In any case, mink strongly resist being held captive in small cages. And those wild instincts exacerbate matters.

"They're extremely stressed in those situations," Burd explained. "Because that confinement is so unnatural, mink are extraordinarily good escape artists." There was already one instance where an Oregon farm had a COVID-19 outbreak and, despite being under quarantine, three of the mink managed to escape. Of those mink, two tested positive for COVID-19.

"We don't have any exact numbers on the percent of mink that escape, but it's obvious that escapes are common," Burd explained. "They happen even when the facility is supposed to be under a strict quarantine."

Not surprisingly, Oregon mink farmers are fighting against Senate Bill 832, which would ban mink farms in the state. Burd told Salon that to address this reality, the bill would offer assistance to people who would lose their jobs as a result of the ban. Yet many Oregon officials seem inclined to sweep the issue under the rug.

"They said, you know, 'Don't worry about it. We have everything under control,'" Burd recalled when describing how Oregon authorities reacted after her organization contacted them with concerns about mink farming and COVID-19 outbreaks. "That very day, the first outbreak at an Oregon farm was reported." The Center for Biological Diversity reached out again to express concern that mink could spread the disease to wild animals, which subsequently happened.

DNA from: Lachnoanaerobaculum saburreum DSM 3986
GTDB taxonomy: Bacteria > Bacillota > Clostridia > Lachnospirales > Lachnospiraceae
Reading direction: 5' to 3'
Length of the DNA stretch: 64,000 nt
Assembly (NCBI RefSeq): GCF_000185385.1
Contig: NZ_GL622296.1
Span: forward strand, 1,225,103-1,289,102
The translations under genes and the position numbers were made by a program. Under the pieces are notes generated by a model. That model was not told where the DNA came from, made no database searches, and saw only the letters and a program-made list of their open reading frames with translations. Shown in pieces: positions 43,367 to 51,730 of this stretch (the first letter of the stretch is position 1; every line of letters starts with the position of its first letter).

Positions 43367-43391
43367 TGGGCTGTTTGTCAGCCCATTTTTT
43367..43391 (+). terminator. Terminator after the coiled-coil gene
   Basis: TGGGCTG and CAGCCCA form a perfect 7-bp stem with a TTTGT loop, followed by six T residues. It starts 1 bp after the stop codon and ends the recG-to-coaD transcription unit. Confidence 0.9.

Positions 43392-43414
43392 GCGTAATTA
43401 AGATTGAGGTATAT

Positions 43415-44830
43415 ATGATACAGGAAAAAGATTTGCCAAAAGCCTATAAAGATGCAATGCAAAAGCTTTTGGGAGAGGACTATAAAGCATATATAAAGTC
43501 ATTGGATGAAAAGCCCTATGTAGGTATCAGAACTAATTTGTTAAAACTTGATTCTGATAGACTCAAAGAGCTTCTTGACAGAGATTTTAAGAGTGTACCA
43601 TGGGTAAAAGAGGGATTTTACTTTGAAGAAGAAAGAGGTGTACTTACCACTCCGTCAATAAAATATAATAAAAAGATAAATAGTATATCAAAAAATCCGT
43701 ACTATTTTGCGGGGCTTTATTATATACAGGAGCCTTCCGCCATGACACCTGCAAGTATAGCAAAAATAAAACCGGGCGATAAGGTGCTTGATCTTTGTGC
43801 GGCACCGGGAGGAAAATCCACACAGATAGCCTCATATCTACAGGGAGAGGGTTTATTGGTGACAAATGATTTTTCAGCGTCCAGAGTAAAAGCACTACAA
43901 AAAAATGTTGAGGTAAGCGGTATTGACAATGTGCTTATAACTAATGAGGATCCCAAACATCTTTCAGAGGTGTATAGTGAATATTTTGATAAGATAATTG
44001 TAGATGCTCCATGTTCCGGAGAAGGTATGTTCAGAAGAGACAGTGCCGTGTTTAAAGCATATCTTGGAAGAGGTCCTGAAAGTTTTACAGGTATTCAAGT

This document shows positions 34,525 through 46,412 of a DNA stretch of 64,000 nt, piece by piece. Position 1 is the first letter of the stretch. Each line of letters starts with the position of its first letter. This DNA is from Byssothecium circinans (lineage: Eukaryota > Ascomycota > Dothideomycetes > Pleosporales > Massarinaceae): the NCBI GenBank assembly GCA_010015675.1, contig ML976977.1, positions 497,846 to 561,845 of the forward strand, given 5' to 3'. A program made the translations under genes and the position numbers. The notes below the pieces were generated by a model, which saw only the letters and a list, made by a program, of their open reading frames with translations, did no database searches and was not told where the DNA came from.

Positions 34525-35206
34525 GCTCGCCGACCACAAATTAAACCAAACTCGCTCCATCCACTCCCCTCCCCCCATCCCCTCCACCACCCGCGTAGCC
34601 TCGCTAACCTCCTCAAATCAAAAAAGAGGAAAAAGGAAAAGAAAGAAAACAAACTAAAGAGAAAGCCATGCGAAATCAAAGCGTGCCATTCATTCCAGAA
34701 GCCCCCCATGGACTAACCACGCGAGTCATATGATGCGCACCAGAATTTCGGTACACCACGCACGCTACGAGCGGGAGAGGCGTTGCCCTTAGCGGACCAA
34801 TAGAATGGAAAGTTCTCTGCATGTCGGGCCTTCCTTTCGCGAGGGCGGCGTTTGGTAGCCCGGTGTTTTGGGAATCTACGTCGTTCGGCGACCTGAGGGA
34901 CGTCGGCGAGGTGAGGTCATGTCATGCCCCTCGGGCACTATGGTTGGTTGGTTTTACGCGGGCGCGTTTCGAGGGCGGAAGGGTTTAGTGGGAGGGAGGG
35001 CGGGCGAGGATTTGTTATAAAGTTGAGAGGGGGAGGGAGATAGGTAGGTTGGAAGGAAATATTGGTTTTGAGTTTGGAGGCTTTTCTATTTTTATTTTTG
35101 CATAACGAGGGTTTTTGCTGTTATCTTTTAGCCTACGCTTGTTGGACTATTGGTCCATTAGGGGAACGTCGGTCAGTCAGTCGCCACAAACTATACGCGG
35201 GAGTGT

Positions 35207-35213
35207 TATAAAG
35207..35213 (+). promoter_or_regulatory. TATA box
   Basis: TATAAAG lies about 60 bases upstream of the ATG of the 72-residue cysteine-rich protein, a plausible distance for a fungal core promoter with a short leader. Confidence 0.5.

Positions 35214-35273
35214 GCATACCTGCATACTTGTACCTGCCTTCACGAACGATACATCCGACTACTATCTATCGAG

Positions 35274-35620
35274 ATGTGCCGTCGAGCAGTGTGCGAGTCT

Despite their concerns being validated, however, the facility ended its quarantine after testing a "minuscule" percentage of the mink and found them to be negative.

"Workers can come and go freely," Burd told Salon. "Mink breeding is continuing and we're very, very concerned because just because a few of the mink tested negative, [that] does not mean it's not in this facility, and COVID-19 in mink is unpredictable in its manifestations."

Beckstead echoed Burd's concerns, describing how the mink farming crisis has reached a new level of urgency because the conditions there make them ripe for COVID-19 outbreaks. He also spoke from the heart about how, when one understands the mind of a mink, it is easy to see how the farming practices are inherently cruel.

"This is an animal that has the instinct to be out roaming over vast territory," Beckstead explained. "The animals are semi-aquatic, so they have a strong instinct to spend a lot of time in the water. To take a wild species and raise it on factory farm conditions is inherently cruel, which I think is why the animal welfare community has long wished that they would eventually become obsolete or extinct."

He recalled another story from the days on his grandfather's mink farm, the fact that he was not allowed to visit the mink yard when the females were having their babies because "the slightest disturbance would cause them to cannibalize their litters."

"Those kinds of stories just speak to me of how unnatural of a setting these mink farms are," Beckstead explained. "This is not a species that belongs on factory farms. I mean, no species belongs in factory farms, but to factory farm an inherently wild species, I think, adds an additional layer of suffering and misery."

By Matthew Rozsa

Matthew Rozsa is a staff writer at Salon. He received a Master's Degree in History from Rutgers-Newark in 2012 and was awarded a science journalism fellowship from the Metcalf Institute in 2022.

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Animal Rights Covid-19 Mink Farming Pandemic Reporting Vaccines